Learning How to Subtract Fractions
In this post, we are going to see how to subtract fractions, but for that, you first have to know what the denominator and numerator of a fraction are.
The numerator is the number that is written on top of the fraction and the denominator is the number written on the bottom of the fraction.
To subtract fractions, it is necessary that the fractions have the same denominator. Once the fractions have the same denominator, we just subtract the numerators. What do we do if the fractions have different denominators? In this case, we make the denominators the same by finding their least common multiple (LCM).
Let’s look at an example:
Since the denominators are different, 4 and 6, we have to find their least common multiple (LCM). You can review how to calculate the LCM on this previous post on our blog.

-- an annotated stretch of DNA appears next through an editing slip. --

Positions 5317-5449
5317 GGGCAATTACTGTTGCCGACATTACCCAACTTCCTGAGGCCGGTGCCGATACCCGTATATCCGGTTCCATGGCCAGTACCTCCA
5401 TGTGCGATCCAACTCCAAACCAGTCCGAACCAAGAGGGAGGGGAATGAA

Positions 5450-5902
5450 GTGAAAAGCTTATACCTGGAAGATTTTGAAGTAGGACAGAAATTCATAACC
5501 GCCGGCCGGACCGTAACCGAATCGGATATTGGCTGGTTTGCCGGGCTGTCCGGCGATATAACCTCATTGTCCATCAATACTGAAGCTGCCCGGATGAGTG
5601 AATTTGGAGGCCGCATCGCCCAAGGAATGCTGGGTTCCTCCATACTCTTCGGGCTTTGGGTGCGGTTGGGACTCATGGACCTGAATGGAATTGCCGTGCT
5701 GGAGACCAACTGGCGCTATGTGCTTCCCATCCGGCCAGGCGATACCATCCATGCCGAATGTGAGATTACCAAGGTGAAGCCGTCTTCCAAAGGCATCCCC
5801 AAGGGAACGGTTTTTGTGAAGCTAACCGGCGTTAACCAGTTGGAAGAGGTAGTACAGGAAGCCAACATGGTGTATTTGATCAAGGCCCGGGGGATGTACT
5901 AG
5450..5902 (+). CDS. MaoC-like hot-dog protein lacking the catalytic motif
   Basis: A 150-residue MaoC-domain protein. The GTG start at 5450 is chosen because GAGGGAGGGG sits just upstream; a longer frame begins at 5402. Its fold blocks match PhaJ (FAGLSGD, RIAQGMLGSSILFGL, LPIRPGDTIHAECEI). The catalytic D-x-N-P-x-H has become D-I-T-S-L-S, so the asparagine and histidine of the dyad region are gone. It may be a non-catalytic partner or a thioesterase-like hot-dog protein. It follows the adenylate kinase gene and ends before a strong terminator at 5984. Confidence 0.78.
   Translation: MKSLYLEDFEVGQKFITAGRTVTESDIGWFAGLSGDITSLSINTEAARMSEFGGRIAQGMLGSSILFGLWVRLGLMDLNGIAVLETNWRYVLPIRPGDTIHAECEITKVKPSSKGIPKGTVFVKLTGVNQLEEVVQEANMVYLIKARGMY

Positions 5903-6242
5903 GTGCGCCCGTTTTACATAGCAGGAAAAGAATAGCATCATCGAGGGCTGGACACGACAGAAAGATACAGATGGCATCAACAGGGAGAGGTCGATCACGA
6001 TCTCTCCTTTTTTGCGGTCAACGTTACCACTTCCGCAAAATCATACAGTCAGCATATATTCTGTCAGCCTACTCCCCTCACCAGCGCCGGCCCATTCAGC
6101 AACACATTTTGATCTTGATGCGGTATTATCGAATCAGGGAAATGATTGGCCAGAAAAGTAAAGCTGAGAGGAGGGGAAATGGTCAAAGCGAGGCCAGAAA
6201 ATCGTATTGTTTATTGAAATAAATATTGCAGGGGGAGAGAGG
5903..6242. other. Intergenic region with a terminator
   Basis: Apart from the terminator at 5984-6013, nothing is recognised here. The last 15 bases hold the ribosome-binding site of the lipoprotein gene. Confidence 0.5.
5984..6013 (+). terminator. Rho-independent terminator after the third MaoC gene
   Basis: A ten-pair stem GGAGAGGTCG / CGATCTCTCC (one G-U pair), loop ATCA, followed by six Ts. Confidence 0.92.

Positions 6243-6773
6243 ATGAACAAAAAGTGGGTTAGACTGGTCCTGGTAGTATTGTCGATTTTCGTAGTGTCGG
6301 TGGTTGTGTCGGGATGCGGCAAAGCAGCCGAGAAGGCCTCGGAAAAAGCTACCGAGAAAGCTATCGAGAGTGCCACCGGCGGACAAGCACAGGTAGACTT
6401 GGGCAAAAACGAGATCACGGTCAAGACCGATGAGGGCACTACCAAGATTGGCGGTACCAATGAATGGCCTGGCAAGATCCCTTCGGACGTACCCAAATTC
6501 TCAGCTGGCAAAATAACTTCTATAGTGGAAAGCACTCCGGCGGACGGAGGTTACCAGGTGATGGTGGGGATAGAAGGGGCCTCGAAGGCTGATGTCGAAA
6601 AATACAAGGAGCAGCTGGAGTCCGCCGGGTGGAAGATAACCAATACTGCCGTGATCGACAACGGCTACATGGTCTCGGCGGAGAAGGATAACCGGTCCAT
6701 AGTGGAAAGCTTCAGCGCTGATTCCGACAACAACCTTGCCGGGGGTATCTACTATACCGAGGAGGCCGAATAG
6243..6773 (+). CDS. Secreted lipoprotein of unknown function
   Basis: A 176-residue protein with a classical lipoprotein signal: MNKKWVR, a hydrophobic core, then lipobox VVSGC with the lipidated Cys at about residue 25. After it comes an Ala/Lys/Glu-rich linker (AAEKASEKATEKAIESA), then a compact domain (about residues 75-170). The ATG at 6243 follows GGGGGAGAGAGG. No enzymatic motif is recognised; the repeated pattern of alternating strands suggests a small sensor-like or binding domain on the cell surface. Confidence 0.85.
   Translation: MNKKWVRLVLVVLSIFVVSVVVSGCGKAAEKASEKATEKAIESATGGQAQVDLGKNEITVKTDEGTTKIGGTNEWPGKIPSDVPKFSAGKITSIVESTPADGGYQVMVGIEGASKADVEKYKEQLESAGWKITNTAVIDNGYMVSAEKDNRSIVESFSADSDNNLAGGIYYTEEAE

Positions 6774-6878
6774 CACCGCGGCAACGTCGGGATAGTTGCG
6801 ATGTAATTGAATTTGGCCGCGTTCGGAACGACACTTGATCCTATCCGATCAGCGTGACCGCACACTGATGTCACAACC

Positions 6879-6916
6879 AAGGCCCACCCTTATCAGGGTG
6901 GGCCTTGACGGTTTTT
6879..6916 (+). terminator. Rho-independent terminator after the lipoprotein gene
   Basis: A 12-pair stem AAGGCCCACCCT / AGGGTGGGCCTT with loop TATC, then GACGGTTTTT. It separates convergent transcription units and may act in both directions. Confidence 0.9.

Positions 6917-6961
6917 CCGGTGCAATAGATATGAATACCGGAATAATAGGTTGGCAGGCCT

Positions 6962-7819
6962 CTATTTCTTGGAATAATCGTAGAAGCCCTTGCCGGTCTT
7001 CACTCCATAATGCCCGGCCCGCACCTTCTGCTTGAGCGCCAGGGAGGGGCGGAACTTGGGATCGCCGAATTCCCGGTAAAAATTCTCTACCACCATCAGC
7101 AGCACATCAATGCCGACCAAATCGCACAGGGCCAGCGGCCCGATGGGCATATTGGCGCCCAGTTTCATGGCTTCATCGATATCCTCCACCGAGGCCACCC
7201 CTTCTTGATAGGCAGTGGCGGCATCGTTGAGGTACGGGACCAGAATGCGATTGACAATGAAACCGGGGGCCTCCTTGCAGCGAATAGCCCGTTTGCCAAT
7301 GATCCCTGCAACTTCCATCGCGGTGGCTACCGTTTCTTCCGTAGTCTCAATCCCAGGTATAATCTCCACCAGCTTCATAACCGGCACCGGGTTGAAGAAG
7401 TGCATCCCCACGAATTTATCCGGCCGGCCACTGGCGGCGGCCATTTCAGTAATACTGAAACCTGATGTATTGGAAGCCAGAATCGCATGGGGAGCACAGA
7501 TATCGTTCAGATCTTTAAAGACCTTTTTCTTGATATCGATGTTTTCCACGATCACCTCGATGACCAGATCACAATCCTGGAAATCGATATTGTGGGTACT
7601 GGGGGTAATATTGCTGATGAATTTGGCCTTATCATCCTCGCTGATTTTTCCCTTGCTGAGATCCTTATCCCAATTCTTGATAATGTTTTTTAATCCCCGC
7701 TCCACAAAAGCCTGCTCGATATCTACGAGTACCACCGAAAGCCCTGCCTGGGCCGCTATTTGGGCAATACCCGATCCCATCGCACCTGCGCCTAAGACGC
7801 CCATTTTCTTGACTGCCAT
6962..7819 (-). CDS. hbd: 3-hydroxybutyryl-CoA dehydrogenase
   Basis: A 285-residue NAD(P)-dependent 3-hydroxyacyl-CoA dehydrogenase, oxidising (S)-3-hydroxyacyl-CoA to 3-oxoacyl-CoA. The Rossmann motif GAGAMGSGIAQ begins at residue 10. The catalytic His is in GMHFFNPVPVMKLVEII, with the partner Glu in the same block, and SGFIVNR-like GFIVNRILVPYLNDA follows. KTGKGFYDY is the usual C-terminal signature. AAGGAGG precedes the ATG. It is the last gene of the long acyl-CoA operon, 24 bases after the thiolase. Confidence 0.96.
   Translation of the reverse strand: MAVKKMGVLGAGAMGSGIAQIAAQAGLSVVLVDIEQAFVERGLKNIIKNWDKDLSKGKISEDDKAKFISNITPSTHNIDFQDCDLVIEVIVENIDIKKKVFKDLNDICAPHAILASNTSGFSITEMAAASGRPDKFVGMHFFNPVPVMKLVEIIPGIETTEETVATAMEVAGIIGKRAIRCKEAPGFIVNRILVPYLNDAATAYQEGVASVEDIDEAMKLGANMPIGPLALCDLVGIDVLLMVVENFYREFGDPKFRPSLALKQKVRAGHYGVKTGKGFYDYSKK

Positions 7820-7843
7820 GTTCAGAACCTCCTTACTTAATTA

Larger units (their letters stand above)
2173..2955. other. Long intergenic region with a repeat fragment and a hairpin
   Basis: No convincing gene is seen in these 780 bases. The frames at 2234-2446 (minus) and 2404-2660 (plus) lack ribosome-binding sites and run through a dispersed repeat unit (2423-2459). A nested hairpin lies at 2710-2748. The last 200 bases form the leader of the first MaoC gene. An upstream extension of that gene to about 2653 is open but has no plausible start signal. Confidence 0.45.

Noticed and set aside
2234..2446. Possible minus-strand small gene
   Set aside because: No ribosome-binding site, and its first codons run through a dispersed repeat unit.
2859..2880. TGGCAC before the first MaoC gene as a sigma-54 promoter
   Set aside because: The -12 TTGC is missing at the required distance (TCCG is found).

LCM (4,6) = 12
The two new fractions will have 12 as a denominator.
In order to find the numerator of each new fraction, divide the new denominator (the LCM that we have found) by the old denominator and multiply the answer by the old numerator.
The first fraction: The second fraction:
So now we have:
As both fractions have the same denominator, now we can subtract the numerators and leave the same denominator:
And the result is one-twelfth.
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